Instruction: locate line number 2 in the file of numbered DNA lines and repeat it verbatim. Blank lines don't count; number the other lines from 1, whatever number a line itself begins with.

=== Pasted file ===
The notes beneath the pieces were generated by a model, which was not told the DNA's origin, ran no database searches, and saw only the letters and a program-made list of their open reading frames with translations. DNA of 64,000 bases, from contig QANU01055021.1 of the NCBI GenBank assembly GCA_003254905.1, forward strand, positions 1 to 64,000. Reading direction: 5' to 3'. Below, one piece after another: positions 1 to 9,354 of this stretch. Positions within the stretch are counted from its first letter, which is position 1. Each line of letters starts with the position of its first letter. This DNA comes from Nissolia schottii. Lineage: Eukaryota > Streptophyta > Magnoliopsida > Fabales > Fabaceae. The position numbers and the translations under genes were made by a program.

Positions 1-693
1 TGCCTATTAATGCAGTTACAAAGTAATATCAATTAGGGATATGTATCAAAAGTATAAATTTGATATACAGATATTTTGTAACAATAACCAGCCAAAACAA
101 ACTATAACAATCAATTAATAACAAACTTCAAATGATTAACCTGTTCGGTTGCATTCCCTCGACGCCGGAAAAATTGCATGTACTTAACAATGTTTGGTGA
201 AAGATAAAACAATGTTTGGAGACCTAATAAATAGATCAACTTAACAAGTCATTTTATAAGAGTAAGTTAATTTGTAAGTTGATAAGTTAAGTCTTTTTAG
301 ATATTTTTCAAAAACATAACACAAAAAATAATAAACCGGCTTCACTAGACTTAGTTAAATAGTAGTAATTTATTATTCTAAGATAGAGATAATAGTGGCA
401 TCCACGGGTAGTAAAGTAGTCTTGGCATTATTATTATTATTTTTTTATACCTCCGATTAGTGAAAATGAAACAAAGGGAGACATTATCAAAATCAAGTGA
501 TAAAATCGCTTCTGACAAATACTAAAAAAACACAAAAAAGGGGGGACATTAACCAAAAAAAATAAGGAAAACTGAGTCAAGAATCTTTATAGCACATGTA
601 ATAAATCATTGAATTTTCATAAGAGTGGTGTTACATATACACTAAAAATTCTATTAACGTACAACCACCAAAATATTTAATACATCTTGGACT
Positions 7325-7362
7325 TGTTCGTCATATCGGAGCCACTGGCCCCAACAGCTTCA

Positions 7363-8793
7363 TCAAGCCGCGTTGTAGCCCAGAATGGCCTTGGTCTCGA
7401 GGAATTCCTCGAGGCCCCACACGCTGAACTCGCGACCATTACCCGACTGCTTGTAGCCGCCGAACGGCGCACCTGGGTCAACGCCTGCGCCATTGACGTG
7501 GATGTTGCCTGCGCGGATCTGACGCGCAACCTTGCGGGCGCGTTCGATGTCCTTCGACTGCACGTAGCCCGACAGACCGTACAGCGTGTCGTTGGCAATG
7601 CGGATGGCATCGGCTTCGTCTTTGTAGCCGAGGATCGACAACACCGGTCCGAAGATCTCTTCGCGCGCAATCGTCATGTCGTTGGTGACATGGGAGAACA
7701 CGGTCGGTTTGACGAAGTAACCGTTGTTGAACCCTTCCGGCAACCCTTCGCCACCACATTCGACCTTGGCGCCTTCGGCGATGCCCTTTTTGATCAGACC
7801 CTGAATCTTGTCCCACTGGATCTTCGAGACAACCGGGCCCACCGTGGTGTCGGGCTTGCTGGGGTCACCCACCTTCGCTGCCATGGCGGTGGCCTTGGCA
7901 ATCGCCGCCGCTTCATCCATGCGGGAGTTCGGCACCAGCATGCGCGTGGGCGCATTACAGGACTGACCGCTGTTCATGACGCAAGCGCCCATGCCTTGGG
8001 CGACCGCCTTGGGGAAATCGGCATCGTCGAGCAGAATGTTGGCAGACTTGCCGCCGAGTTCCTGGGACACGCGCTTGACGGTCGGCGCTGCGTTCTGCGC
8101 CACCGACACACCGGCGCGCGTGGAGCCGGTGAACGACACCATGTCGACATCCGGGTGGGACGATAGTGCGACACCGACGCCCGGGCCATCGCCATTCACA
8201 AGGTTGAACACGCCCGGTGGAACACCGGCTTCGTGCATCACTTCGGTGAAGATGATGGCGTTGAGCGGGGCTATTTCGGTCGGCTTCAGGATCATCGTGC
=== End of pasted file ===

Positions 1-693